In brief: Mia has been kidnapped, but things don’t go as planned. What really happened to Mia in that tiny cabin and will her family be destroyed in trying to find out?
The good: I liked the way it was told in before/after sections – it really gave a feel for the impact of Mia’s disappearance on her mother and the police.
The not-so-good: I couldn’t quite connect with Mia, so I don’t think I felt for her as much as I could have.
Why I chose it: Looked good – thanks to Harlequin Australia for the ARC.
Pages: 350 (ARC)
Publisher: Harlequin Mira
My rating: 7.5 out of 10
Like a significant proportion of the reading population, I really enjoyed Gone Girl. Like many others, I’ve been searching for a book that will have the compulsive, greedy reading feel to it and have eagerly grabbed several books that liken themselves to it. The Good Girl is one of those books. While I didn’t find it gave me the same ‘OMG-can’t-believe-this’ rush as Gone Girl, The Good Girl holds its own to be a solid, if uneasy thriller. Why uneasy? I found that main character, the said good girl Mia, made me uncomfortable. I didn’t particularly like her even though I felt sorry for her kidnapping ordeal. She seemed a little too ‘good’, even though she was portrayed by her father as unpredictable and unreliable.
The story of Mia’s kidnapping is told in a ‘before and after’ fashion – from before she was discovered by the police and after this event. The telling of the story is by people other than Mia – Gabe the detective in charge of her case, Mia’s mother and her kidnapper, Colin. It made it a bit difficult to get to know Mia as her actions and supposed thoughts are always filtered through others. The before and after chapters set up many questions in your head though – why does Mia only answer to Chloe now? Exactly what happened between Mia and Colin? Why doesn’t Mia know what people are talking about when Colin is mentioned? Is the Dennett family really as perfect as they say?
I found the most likeable character in the book to be Gabe, the detective. Not only does he go out of his way to update Mia’s mother, Eve (some would say it’s a bit beyond the limits of duty), he’s a good guy. Once Colin’s identity is discovered, Gabe helps Colin’s sick mum out, ensuring she’s cared for and even visiting her. Gabe would also like to give Mia’s dad, Judge Dennett, a piece of his mind for his disdain for his daughter, but keeps it under wraps. I found I looked forward to Gabe’s chapters most. Eve’s were that of a worried mum and later a worried mum realising the most dreaded conclusion, at a loss to try and help her daughter. I felt sorry for Eve initially, but she showed great amounts of strength to stick to her guns and care for a Mia that barely knew who she was. Colin was another kettle of fish – I didn’t particularly like or dislike him. He had a difficult upbringing but I didn’t feel sorry for him – he knew what kind of people he was working for and willingly did it, even if the money was to benefit his mother. His actions were confusing to me – help Mia, don’t help Mia, feel guilty, feel resentful, restart. As for what happened in the cabin, I found it a bit clichéd once it was fully revealed – yes, understandable according to psychology but not quite jaw droppingly OMG. I also wondered why the psychologist employed by the Dennetts didn’t think of what happened to Mia a little earlier (I don’t want to reveal the spoiler, but even the lay public know about this syndrome from TV). Was it because people were wrapped up in the amnesia? Maybe. Anyway, it made the guessing of what happened more of an adventure.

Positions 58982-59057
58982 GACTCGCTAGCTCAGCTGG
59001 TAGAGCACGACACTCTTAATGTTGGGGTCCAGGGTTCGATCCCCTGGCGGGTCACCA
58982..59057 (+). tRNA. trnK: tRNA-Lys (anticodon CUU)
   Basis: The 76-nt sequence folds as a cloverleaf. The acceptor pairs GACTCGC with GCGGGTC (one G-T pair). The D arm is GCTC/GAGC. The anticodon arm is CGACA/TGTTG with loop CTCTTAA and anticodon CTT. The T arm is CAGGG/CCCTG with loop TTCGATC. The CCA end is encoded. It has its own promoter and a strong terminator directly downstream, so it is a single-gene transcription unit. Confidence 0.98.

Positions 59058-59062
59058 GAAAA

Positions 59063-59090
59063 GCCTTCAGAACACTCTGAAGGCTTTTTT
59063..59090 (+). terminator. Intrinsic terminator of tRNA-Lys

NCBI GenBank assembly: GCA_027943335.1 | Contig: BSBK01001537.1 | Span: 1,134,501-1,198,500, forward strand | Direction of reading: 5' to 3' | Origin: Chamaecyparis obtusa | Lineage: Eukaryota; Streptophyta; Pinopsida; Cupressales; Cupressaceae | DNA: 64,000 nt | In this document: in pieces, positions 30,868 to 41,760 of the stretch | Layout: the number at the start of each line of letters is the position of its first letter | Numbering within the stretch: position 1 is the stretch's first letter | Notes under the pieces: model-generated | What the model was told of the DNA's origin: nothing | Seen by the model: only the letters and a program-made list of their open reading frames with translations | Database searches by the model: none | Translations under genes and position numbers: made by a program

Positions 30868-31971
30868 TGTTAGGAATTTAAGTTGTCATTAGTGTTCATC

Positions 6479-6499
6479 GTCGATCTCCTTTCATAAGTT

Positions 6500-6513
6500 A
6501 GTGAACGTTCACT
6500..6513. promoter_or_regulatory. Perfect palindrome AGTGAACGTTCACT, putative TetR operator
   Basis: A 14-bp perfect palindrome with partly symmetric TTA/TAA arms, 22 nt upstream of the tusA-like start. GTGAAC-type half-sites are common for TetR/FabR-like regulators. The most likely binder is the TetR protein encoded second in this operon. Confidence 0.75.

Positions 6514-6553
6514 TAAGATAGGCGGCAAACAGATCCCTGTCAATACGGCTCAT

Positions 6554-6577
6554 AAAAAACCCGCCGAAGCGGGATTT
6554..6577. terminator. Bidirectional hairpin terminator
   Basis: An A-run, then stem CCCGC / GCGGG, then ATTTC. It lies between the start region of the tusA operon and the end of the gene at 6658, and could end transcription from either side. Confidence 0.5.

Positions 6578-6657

As for the ending, well – I didn’t expect that! It was a very clever way to finish – an excellent end to Kubica’s debut. I was left questioning more Mia’s intent and whether perhaps her father knew her better than everyone thought…
This is a solid debut by Kubica and I suspect she’s got more twisty thrillers up her sleeve. I’ll be reading the next one to see if there’s more moments like the ending.